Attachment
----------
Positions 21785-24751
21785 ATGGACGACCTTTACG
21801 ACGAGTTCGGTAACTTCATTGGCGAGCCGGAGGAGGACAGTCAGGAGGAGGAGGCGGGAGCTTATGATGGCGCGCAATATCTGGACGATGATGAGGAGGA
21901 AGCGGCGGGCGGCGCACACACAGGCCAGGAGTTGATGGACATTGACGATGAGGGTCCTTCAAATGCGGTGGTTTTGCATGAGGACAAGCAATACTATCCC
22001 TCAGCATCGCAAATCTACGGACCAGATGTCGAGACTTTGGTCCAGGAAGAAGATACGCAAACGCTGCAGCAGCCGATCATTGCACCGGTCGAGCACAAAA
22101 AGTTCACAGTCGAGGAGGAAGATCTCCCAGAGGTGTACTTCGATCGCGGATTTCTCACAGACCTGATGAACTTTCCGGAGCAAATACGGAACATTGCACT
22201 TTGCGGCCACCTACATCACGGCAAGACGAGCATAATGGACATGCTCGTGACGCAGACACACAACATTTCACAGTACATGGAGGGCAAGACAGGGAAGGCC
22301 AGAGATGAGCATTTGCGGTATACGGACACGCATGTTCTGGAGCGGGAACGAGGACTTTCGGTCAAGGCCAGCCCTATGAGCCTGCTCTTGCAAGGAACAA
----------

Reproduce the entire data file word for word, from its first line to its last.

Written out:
Positions 21785-24751
21785 ATGGACGACCTTTACG
21801 ACGAGTTCGGTAACTTCATTGGCGAGCCGGAGGAGGACAGTCAGGAGGAGGAGGCGGGAGCTTATGATGGCGCGCAATATCTGGACGATGATGAGGAGGA
21901 AGCGGCGGGCGGCGCACACACAGGCCAGGAGTTGATGGACATTGACGATGAGGGTCCTTCAAATGCGGTGGTTTTGCATGAGGACAAGCAATACTATCCC
22001 TCAGCATCGCAAATCTACGGACCAGATGTCGAGACTTTGGTCCAGGAAGAAGATACGCAAACGCTGCAGCAGCCGATCATTGCACCGGTCGAGCACAAAA
22101 AGTTCACAGTCGAGGAGGAAGATCTCCCAGAGGTGTACTTCGATCGCGGATTTCTCACAGACCTGATGAACTTTCCGGAGCAAATACGGAACATTGCACT
22201 TTGCGGCCACCTACATCACGGCAAGACGAGCATAATGGACATGCTCGTGACGCAGACACACAACATTTCACAGTACATGGAGGGCAAGACAGGGAAGGCC
22301 AGAGATGAGCATTTGCGGTATACGGACACGCATGTTCTGGAGCGGGAACGAGGACTTTCGGTCAAGGCCAGCCCTATGAGCCTGCTCTTGCAAGGAACAA